The life cycle of a trench: A week digging in Bishop Auckland

Lana Williamson

Day one: New beginnings

At the end of their first year of archaeology at Durham, students undertake 15 days of excavation, which was how I found myself sitting on a bus towards Bishop Auckland several hours before I would usually be awake. However, I was excited to see where we were going and to start digging. Upon arrival, we were given a tour of the site, including the chapel, which we were warned seeing was “going to ruin [our] archaeological careers” as it was a particularly impressive site… and after that light note, onto where we were digging. The trench I ended up in was looking for the curtain wall, a ditch, and a tower. With that, we started digging.

The trench at the end of day one. Fully de-turfed but before we started mattocking

Day two: Mattocks away

Most of the prior day was spent de-turfing the trench today we began to dig down. Finds were sparse but we started to see a rough line of stones…could this be our wall? We kept digging down and towards the end of the day our first finds, animal bones, began to emerge. As this was my first archaeological dig, I was buzzing with enthusiasm for the project, which only grew as we dug down further.

Day three: Here comes the rain

Wednesday was one of the more exciting days of the dig as things really seemed to get going. We kept digging, even though the rain and those of us who forgot coats got to look very fetching in our plastic ponchos.

After the rain stopped, mid-way through the afternoon, we were shown an exciting find from another trench. A post-medieval perfume bottle. This was the first unusual find I had seen fresh out of the ground, and completely different to seeing artefacts in museums. It was amazing to look at the beautiful hand-blown glass and think that we were among the first people to see it after it had been discarded as rubbish, hundreds of years ago.

The rain had, unfortunately, turned our trench from soil to mud, and got our shoes quite thoroughly muddy, so, at the end of the day, we donned shoe covers and got back on the coach to Durham.

Day four: the line that was a line but wasn’t a line but was a line …. A working interpretation

Day four was fairly monotonous, carrying on with getting further down in the trench to find more. Most of what we’d got had been animal bone, as well as our rough stoney section. We’d also found a change of colour in the soil that appeared to be a cut line, was this our ditch? The answer? Probably not but also possibly but also we weren’t sure and might find out later…it seemed to change a lot as we went on. We did find some charcoal which made for very good facepaint. It’s nice how, despite doing quite hard labour, we were able to also have fun and joke around, even when the archaeology itself was frustratingly confusing.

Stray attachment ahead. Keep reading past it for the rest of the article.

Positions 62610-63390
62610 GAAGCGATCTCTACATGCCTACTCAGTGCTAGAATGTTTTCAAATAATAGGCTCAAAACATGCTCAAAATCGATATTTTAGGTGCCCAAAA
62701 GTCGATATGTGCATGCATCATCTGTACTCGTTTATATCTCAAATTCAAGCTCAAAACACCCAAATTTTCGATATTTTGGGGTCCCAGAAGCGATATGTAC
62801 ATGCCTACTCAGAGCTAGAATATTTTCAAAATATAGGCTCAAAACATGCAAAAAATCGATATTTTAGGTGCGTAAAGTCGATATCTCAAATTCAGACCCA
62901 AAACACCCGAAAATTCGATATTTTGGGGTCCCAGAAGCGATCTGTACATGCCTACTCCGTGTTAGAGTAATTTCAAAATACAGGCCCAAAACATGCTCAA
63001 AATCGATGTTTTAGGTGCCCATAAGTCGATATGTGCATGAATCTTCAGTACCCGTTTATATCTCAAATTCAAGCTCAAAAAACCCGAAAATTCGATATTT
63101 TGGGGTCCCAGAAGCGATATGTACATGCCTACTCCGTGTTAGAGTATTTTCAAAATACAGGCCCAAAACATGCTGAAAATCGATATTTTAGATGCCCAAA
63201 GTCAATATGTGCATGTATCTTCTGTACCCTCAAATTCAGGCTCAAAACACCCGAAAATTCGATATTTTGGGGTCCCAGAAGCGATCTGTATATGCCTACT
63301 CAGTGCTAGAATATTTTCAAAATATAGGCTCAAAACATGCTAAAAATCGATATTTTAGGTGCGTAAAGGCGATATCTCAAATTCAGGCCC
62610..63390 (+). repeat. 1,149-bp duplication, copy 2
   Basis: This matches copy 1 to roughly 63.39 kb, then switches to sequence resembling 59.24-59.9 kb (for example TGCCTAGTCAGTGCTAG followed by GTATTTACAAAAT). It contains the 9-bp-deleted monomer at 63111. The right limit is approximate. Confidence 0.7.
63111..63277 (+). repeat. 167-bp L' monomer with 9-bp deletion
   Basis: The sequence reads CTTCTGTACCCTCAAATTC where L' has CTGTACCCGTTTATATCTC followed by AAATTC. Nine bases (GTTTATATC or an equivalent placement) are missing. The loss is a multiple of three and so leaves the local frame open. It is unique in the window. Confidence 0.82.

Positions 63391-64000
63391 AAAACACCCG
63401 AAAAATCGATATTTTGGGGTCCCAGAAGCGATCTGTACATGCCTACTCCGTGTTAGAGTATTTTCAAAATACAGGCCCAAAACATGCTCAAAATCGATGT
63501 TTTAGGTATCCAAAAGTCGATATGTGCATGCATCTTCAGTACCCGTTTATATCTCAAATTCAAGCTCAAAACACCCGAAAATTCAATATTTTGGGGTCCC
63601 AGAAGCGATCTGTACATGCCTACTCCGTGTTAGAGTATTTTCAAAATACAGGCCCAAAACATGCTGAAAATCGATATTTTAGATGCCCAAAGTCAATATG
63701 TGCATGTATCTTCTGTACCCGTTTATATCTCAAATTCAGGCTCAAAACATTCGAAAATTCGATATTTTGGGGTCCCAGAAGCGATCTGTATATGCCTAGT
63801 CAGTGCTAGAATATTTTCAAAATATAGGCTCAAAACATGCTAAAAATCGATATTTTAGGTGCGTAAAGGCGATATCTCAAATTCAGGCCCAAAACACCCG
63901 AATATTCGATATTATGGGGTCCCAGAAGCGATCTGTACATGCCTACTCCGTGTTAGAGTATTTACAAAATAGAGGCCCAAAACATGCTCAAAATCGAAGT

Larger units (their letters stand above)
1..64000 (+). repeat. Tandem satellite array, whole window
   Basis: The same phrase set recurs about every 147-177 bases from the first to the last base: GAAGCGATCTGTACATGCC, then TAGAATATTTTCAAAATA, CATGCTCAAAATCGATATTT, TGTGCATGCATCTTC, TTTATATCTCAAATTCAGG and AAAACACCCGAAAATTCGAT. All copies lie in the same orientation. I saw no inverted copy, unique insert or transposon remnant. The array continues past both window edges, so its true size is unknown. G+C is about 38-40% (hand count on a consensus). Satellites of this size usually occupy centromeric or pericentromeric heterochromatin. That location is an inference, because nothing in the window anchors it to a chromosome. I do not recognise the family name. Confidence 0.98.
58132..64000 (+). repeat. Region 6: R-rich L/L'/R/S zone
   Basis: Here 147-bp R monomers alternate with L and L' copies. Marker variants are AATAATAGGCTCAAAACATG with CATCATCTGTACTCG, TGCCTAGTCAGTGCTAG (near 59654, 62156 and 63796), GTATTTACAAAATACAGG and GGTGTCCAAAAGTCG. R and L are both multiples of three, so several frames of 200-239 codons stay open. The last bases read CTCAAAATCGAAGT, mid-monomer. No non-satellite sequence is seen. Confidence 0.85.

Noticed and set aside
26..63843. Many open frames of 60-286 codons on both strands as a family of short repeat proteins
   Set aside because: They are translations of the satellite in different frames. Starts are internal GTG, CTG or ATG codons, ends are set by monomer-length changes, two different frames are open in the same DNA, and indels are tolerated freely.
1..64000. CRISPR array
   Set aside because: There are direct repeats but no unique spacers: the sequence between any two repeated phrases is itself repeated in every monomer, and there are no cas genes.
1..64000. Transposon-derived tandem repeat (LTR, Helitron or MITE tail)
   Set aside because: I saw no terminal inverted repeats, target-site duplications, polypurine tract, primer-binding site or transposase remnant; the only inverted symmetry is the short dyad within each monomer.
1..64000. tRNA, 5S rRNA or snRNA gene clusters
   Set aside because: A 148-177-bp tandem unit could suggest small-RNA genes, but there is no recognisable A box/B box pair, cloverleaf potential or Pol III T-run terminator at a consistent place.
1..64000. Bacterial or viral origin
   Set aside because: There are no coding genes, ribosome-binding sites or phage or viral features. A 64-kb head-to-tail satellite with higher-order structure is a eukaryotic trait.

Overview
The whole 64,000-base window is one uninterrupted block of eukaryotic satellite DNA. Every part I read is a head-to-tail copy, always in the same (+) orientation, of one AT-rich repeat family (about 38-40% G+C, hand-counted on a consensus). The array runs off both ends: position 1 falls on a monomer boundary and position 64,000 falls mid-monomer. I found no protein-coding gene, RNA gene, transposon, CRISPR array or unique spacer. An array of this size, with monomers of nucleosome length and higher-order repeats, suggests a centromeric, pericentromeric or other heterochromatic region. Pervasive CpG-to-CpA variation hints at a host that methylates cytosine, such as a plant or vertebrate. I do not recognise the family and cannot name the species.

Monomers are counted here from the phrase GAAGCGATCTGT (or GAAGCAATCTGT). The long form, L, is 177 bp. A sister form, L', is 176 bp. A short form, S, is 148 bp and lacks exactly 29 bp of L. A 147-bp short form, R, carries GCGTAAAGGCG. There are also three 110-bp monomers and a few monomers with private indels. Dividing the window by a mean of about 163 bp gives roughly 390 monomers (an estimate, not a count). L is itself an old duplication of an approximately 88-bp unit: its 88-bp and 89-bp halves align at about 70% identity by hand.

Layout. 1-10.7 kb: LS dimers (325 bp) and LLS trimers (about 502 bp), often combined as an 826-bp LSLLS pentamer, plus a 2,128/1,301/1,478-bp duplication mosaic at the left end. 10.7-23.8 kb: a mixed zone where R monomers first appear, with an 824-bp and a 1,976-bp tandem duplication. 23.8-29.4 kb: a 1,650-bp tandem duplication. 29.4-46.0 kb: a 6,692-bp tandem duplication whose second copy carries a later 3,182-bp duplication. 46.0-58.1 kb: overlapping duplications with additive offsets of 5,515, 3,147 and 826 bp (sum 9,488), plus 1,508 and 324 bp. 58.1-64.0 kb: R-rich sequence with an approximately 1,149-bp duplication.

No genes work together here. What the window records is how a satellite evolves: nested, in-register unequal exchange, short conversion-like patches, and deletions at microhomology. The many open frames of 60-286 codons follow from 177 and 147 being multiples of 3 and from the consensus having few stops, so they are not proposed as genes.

Day five: The end of the trench

On day five we finished up with the mattocks after hitting the water table. After cleaning the trench we started to label the contexts we had found, and then document them. We were told the plan for the next week would be for us to finish on this trench and start a new one, starting the process all over again. It was nice to properly look at the trench and begin to understand the processes in which the different layers of stratigraphy could be built up, and how everything we dug tied together. I’ve had a lot of fun so far at Bishop Auckland, and I’m extremely excited to see what happens next. However, after a week of digging, it was definitely time for a lie-in at the weekend.

Contexts we’d labelled on the side of the trench, this helps us be able to identify them and check their numbers when drawing the section, or filling in context sheets. You can also see where we’d hit the water table.

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Lana Williamson

I’m a first-year archaeology BA student at Hatfield college. I’m an active member of the archaeology society, but also am involved in the folk society, and casually in Who soc. I also enjoy archery. I particularly like medieval archaeology but there's so much out there that's fascinating.

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